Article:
Archive for the ‘Rule of Faith’ Category

"The" Catholic Position on The Rule of Faith

July 31, 2012

An advocate for the papacy, over in the Greenbaggins comment box wrote:

And, again, whether or not the Papacy is a divine institution – the Burden of Proof is always on him who asserts. In this case, Reformed Christians and Catholic Christians both have something to prove.

The Reformed assertion: Scripture is the Rule of Faith.
The Catholic Assertion: The Church is the Rule of Faith.

I answer:

First, I thought that Mr. Anders had already agreed that Scriptures are “A” rule of faith. If so, then the only question is whether there is another rule of faith in addition. In that case, while the Reformed side may have had something to prove, that time has passed.

After all, if one concedes that the Scriptures are a rule of faith, then one has – in effect – conceded that we have met our burden. The only other assertion required to move from “Scripture is a rule of faith” to “Scripture is THE rule of faith” is the negative proposition “and we don’t have any other rule of faith.”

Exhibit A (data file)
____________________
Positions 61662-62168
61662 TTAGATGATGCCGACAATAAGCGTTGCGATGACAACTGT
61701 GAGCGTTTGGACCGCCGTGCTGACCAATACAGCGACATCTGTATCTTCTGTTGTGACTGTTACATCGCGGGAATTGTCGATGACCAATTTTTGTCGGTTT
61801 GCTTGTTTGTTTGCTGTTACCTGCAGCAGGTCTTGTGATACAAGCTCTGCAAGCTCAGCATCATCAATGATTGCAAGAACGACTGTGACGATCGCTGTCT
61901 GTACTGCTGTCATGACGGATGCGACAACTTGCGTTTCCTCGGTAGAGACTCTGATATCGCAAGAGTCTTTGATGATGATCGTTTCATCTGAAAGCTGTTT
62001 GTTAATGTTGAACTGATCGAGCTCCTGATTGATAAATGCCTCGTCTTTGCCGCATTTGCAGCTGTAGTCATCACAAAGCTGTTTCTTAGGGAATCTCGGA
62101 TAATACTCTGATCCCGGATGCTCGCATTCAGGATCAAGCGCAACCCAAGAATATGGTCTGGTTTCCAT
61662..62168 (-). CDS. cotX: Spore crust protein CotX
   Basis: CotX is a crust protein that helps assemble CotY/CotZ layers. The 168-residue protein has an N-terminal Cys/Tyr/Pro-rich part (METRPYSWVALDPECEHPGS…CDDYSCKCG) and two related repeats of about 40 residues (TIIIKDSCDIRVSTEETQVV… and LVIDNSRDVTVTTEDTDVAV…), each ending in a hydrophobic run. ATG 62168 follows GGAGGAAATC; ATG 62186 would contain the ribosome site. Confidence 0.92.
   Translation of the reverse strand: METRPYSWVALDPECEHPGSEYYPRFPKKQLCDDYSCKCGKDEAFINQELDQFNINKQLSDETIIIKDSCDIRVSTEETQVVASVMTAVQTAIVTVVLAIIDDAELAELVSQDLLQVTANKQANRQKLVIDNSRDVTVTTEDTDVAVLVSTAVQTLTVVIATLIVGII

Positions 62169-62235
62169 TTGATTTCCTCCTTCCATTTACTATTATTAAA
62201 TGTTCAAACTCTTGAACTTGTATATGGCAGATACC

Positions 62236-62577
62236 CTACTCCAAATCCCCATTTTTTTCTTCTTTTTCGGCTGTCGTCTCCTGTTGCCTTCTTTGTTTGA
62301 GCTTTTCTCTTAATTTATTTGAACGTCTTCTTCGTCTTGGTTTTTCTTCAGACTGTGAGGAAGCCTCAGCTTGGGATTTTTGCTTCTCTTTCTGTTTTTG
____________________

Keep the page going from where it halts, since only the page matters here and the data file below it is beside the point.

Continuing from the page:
The burden is on the proponent of that other proposed rule of faith.

Moreover, Mr. Anders specifically asserted: “The Catholic Assertion: The Church is the Rule of Faith.”

Interestingly, Benedict XVI (Yes, I know he’s German like Kung, Rahner, and Luther, but hear me out) is reported as saying:

The word of Scripture is not “an inert deposit within the Church” but the “supreme rule of faith and power of life”. Benedict XVI wrote this in a message to participants in the annual Plenary Session of the Pontifical Biblical Commission, held from Monday, 16, to Friday, 20 April, at the Vatican’s Domus Sanctae Marthae.

L’Osservatore Romano, 21 April 2012

So, will our Roman communion friends concede what that German prelate who claims to be the successor of Peter and Paul concedes? Or do will they deny that Scripture is the supreme rule of faith?